Working the grassroots to gore Common Core
DENVER — Anita Stapleton is on a mission. She wants to bury the Common Core national education curricula standards, and in the last half year, she has won a lot of support in Colorado.
Stapleton first traveled to the Capitol to protest Common Core in August. She brought 84 opposition letters with her. This week, she brought more than 400 letters.
For people watching the state and national political debate growing around education policy, that may come as little surprise. Common Core is now at the heart of the messaging war. The two words run across newspaper headlines and websites posts. Free-market politics sites and mom blogs trade information, much of it confusing and confused. Heated comments threads stretch down web pages.
Stapleton has been actively opposed to the standards since May and throughout her failed bid to win a seat on the Pueblo City Board of Education last November. She says she’s recently seen a big up-tick in interest and opposition to the standards as people find out what they are and as students across the state are sitting down for testing at their schools.
“There’s no transparency,” she said. “The government wasn’t transparent with our state. Our state is not being transparent with our districts. And now, some of our districts aren’t being transparent with the parents.”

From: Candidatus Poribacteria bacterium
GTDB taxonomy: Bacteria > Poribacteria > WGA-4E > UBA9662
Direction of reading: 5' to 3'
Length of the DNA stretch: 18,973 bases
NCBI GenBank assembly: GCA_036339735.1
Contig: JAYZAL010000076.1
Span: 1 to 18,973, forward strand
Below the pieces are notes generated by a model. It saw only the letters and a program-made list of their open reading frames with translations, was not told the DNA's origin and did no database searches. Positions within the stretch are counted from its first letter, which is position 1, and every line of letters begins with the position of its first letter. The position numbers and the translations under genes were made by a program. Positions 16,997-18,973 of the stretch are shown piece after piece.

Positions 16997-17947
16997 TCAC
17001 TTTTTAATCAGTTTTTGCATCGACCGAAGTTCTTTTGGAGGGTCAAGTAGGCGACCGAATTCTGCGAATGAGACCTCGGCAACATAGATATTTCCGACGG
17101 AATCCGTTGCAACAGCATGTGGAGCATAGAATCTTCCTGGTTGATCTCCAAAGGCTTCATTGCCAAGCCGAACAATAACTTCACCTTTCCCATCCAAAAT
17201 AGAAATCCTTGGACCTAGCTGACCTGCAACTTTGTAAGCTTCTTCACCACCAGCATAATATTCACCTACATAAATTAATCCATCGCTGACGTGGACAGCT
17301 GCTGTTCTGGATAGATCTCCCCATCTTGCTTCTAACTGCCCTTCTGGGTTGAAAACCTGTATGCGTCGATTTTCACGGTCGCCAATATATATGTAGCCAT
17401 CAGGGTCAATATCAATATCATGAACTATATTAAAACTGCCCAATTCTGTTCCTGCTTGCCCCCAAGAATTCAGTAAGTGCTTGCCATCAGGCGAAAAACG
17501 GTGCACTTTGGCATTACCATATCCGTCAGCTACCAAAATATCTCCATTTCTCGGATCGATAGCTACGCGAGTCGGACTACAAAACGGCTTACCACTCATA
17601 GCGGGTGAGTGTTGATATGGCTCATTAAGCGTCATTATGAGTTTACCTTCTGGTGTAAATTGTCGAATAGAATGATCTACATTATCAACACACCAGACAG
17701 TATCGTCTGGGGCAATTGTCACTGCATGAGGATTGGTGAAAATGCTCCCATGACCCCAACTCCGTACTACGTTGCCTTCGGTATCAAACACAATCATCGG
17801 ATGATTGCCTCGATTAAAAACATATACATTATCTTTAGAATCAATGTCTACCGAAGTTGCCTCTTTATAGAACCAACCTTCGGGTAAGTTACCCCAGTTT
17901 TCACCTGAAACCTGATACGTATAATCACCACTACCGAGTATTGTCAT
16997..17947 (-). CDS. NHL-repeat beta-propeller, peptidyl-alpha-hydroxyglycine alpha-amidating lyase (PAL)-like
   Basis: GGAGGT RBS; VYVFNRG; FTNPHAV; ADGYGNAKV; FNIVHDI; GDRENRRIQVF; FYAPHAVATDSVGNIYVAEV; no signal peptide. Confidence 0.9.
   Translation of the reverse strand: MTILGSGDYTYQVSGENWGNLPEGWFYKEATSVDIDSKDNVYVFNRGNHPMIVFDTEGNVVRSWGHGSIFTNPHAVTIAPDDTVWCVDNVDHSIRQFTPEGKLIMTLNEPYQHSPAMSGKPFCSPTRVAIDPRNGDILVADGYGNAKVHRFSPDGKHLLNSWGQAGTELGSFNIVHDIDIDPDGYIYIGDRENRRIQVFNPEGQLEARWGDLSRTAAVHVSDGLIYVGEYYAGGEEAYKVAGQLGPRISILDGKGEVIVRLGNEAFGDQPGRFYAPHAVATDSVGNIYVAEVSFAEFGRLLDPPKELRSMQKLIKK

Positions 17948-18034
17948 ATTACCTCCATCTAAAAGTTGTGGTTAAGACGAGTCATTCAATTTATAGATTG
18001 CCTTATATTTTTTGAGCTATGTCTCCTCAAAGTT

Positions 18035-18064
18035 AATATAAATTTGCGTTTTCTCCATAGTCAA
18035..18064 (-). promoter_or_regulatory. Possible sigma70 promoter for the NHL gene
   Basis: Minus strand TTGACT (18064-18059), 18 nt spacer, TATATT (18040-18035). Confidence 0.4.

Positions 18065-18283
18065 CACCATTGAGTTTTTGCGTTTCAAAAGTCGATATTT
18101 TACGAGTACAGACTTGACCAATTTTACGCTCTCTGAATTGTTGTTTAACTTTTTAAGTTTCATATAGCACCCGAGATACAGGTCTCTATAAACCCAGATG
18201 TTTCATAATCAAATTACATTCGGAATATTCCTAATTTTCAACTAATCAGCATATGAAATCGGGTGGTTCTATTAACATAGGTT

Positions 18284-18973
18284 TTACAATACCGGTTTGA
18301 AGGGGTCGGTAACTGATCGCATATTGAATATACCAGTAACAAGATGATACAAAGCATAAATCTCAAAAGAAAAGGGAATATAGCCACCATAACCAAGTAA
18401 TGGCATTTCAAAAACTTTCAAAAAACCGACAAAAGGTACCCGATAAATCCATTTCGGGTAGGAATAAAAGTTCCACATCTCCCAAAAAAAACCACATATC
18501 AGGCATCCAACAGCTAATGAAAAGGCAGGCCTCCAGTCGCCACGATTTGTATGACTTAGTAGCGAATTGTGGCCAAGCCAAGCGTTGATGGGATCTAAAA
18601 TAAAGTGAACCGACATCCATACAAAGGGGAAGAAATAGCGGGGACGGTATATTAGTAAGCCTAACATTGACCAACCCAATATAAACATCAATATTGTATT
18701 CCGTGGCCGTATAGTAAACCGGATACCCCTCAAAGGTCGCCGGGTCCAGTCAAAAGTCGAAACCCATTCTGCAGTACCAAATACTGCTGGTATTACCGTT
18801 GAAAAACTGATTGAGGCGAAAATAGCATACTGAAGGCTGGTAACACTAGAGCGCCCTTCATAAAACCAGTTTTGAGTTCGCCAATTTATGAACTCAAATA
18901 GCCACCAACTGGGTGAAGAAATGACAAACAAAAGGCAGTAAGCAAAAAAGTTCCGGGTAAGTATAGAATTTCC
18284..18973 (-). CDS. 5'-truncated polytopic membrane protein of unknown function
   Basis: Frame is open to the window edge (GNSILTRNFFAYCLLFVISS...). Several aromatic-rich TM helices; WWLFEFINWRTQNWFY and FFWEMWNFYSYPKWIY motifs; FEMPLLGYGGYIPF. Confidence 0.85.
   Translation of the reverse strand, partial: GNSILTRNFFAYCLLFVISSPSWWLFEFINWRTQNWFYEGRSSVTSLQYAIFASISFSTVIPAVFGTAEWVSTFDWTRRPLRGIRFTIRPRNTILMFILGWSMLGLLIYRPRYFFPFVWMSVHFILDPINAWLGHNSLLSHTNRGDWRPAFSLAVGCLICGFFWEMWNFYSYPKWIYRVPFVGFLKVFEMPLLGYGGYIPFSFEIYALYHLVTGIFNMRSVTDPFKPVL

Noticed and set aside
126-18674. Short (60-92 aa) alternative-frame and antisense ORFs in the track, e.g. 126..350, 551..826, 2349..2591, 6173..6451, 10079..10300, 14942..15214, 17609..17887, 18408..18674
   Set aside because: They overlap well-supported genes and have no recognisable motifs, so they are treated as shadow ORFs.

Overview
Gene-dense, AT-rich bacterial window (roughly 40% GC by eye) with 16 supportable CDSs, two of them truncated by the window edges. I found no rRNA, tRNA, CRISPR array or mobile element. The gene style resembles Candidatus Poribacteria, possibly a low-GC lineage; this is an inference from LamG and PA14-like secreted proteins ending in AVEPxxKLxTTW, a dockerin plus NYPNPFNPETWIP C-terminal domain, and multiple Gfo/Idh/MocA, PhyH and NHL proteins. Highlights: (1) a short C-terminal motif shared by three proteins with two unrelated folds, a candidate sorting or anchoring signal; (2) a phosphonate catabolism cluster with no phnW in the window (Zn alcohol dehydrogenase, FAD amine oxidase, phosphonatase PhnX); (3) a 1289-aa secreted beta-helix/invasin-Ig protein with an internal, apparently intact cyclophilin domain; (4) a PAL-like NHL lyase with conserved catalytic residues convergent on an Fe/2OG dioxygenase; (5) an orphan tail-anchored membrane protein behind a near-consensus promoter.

Stapleton travels across the state now, speaking against Common Core to teachers and superintendents and PTA members.
The move to common core is also part of an effort to nationalize education evaluation, which was previously directed by high-population education state powerhouses like Texas and California. That means developing new, more rigorous and more nuanced tests than ever before, which may be more expensive than anyone predicted.
Opponents of the Common Core like Stapleton say the move to unify curricula is an example of government overreach that will affect education well beyond the walls of public schools.
“Everybody needs to be worried about these curriculum changes because college tests align with them,” she said. “So even Christian homeschool curriculum has aligned with Common Core because the [administrators] know that in order for their students to get into college they need to test well.”
The debate over Common Core at the Capitol unsurprisingly has become largely a partisan matter. Education policy, like energy policy and health policy, for example, become a free-market versus big government tug of war. Republican Senator Vicki Marble of Fort Collins introduced legislation she dubbed the “Mom’s bill” or SB 136, which aimed to delay implementation of the standards and create a task force to evaluate them. Republican lawmakers lined up in support of the bill but majority Democrats killed it in committee.
In fact, it never stood much of a chance. The Common Core initiative is being lead by the National Governor’s Association, which is vice chaired by Colorado Governor John Hickenlooper.
Forty-five states and the District of Columbia are grappling with, but moving forward on, adoption of the new standards, which are slated to go into full effect during the 2014-2015 school year.
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